All of which brings us to Saturday night, and Djokovic’s utter destruction of Dominic Thiem. It was impossible tennis, just the way Djokovic used to play it. Thiem has been fantastic this year, and one day earlier he had beaten Nadal. But he had no answers for Novak. The harder he served, the harder Djokovic returned. The harder he hit his insanely hard ground strokes, the faster the ball came back at his feet. It was not just brilliant tennis, there was a sort of beautiful cruelty to it. Djokovic trapped Thiem, left him with no place to go. Thiem was game, but he was a broken player. After a set where Djokovic pounded him into oblivion, Thiem lost the second set all by himself. Djokovic won 6-1, 6-0.

“I couldn’t really do anything against it,” Thiem said, “because I was empty.”

“It was my best performance of the year and maybe even longer,” Djokovic said. “I’m overjoyed … I am so grateful to experience something like this because I have been waiting for it and working for it a long time.”

Yes, he was back! This time Novak Djokovic really was back — and what a good time for it, with the French Open a week or so away. Sunday, he played in the tournament final against Alexander Zverev, everyone calls him Sascha, a 20-year-old German who many believe is tennis’ next big thing. Zverev is a player with everything. Huge serve. Ridiculous forehand. Overpowering two-hand backhand. He moves well.

But this was also his first Masters 1000 final, and he had never played Djokovic before. Coming off the Thiem match, it seemed like this was a good setup for the Master teaching a few lessons to the Student.

Uh, no.

It will be hard to fully describe just how helpless Djokovic looked on Sunday. Give Zverev all the credit, if you like. He is a monster hitter from the baseline, his serve is a weapon, and he rarely showed any signs of nervousness, which is amazing considering the situation. He dominated the match from start to finish.

But Djokovic, well, it was clear from the first moment that he stepped on the court that he was not entirely sure why he had come. He double faulted the first point. He followed that with two dreadful unforced errors, looking like a weekend hacker on both. He was broken in the first game. And he never threatened to get the break back.

Sleepwalking. It was staggering. Sure, he hit some good shots. He had some good service games. He occasionally seemed on the brink of something good. But then he would have a couple of sleepwalking points where he sort of played aimlessly, hitting uninteresting and innocuous shots that seemed without purpose. He kept moving farther and farther back off the baseline, something Djokovic NEVER did before. He did not force a single break point. Zverev was serving well. He wasn’t serving THAT well.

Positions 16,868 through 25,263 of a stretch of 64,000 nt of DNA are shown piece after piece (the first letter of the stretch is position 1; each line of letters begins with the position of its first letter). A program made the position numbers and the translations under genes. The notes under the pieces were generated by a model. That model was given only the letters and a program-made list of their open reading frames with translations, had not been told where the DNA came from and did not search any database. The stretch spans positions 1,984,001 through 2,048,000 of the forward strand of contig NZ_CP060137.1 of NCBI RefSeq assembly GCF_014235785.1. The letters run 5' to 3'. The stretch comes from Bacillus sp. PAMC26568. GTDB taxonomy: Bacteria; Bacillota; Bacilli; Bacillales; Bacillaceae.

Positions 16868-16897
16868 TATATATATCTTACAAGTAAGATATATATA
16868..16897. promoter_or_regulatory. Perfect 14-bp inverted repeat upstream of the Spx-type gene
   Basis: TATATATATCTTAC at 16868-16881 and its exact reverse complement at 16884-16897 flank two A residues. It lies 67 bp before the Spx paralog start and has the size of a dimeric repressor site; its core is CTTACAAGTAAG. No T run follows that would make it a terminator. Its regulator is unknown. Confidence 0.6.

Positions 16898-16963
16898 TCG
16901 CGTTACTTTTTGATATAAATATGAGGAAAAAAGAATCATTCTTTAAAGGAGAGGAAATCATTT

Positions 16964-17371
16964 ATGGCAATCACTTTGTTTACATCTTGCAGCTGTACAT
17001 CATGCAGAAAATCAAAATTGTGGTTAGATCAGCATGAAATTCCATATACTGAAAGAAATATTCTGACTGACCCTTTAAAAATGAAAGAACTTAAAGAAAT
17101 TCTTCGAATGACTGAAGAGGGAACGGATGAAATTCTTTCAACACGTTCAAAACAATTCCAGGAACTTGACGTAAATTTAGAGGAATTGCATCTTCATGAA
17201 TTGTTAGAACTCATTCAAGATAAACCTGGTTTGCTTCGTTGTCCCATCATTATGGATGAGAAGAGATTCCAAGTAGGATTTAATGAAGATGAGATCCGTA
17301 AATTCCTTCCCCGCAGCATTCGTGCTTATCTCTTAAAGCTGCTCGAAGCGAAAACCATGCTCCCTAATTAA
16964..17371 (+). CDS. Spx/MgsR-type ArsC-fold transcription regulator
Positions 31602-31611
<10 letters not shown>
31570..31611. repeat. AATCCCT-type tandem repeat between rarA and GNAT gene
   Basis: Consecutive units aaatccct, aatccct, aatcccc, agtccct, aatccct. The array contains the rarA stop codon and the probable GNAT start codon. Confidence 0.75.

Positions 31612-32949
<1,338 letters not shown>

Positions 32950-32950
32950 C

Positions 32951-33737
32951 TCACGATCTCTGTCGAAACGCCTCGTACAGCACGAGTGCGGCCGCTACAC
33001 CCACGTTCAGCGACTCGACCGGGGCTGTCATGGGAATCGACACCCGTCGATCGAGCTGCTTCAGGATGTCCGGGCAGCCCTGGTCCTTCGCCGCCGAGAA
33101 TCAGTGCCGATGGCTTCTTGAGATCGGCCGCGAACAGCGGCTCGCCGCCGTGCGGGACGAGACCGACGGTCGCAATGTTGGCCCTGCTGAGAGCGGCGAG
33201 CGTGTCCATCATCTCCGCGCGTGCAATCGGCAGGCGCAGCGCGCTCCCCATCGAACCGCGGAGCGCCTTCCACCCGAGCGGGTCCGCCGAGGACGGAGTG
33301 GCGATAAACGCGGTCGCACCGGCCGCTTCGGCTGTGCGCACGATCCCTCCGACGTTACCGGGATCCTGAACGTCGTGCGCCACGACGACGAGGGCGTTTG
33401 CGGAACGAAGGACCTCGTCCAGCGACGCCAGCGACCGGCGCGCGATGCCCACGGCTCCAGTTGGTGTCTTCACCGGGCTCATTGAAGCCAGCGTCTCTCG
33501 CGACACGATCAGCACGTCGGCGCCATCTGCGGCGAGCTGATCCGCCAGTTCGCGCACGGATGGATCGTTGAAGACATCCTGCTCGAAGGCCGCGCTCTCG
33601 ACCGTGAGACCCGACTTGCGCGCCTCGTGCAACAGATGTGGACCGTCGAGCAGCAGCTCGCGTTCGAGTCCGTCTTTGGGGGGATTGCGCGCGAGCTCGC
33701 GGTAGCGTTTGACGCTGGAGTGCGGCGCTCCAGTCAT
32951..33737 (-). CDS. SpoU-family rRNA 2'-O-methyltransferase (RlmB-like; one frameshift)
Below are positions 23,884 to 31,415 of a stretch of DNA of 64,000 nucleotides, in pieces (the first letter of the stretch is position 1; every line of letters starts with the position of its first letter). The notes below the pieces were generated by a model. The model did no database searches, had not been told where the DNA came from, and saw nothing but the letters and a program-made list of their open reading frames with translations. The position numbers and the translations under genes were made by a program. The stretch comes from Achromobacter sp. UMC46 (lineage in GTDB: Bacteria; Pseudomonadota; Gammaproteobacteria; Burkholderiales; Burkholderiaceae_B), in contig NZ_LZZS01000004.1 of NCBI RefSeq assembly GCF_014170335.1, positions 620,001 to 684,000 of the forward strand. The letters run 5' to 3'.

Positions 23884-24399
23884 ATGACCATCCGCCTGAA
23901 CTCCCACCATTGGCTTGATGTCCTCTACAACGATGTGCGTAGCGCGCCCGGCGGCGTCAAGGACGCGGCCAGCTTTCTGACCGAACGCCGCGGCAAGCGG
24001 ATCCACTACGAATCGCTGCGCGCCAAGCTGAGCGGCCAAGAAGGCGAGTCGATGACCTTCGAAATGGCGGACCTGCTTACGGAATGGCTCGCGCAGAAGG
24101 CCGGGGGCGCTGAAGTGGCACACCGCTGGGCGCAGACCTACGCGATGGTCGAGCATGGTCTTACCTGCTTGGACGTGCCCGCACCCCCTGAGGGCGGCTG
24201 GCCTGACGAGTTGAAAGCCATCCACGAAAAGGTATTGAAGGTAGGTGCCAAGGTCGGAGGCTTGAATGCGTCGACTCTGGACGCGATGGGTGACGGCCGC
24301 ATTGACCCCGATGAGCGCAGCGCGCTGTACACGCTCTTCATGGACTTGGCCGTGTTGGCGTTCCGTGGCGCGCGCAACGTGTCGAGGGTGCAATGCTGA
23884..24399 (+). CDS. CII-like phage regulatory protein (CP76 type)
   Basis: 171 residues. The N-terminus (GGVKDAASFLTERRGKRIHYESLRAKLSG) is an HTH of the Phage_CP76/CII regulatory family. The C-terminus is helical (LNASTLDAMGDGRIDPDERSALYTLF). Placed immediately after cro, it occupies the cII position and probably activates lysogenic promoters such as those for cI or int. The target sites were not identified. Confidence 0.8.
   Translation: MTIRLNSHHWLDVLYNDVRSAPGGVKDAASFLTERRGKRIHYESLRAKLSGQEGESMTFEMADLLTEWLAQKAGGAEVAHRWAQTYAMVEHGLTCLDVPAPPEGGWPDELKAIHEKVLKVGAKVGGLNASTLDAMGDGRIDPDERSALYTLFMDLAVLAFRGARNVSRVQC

The second set was much worse. You wondered if Djokovic might dig in but he went the other way … it almost looked like he was perfectly content with what was happening, that he had already gotten what he came for with the great performance against Thiem. The first time he was broken, I called it before the game even began. You could just see him wilting before your eyes. On break point, he hit a nothing first serve and then slapped a nothing forehand into the net. It was hard to believe that this was the same guy.

The second time he was broken, anyone could predict it. It was the last game of the match. Djokovic had something of a meltdown the game before, gotten an obscenity warning, then followed it up with more obscenities that probably should have cost him a point. This wasn’t screaming to fire himself up; this was screaming at the world. I think the man in the chair decided that taking away a point from Djokovic at that point wasn’t worth the effort; he was going to take the points away from himself.

And Djokovic did. In the last game, Djokovic double-faulted to match point, then hit a groundstroke five feet long to mercifully end his uninspired day.

It was a banner day in tennis, a day when Sascha Zverev announced his presence. He should win a lot of tournaments in the years ahead. But for those of us who have thrilled to Djokovic’s will and genius the last few years, it was, well, baffling. Is he bored? Drained? Burnt out? How could someone play such heavenly tennis and follow it up just a few hours later with that much of a dud?

After the match, Djokovic made an announcement: He is going to start working with Andre Agassi. It’s unclear what sort of role Agassi will have. Will he be a coach? Guru? Mentor? Motivator? No one knows. In a way it does feel like an inspired choice because Agassi went through valleys in his glorious career too, valleys where he began to really hate tennis, valleys where he felt the weight of the world pulling him down, valleys where he sort of lost touch with the fighter inside.

On the other hand, who really knows? Agassi has made it clear he really doesn’t want to be a full-time coach. Agassi and Djokovic are both smart guys, stubborn guys, and they might or might not click.

Whatever happens, this Djokovic thing is a mystery. Paul Annacone, a fantastic announcer on Tennis Channel, says what I think too: With Djokovic, it isn’t about tennis. He’s not hurt. He hasn’t suddenly slowed down. The great tennis, it’s still inside him. But to drill down and get to that great tennis, well, it takes confidence and commitment and a spark that apparently gets harder and harder to summon. On Saturday, Djokovic was able to drill down. On Sunday, he was not.

And it reminds me of a line that Tom Watson offered in the mid-1980s when his dominance in golf was beginning to subside. He had a good round, and a reporter said it must feel good to play like Tom Watson again.

“Yeah, I’m still Tom Watson,” he said. “Just not every day.”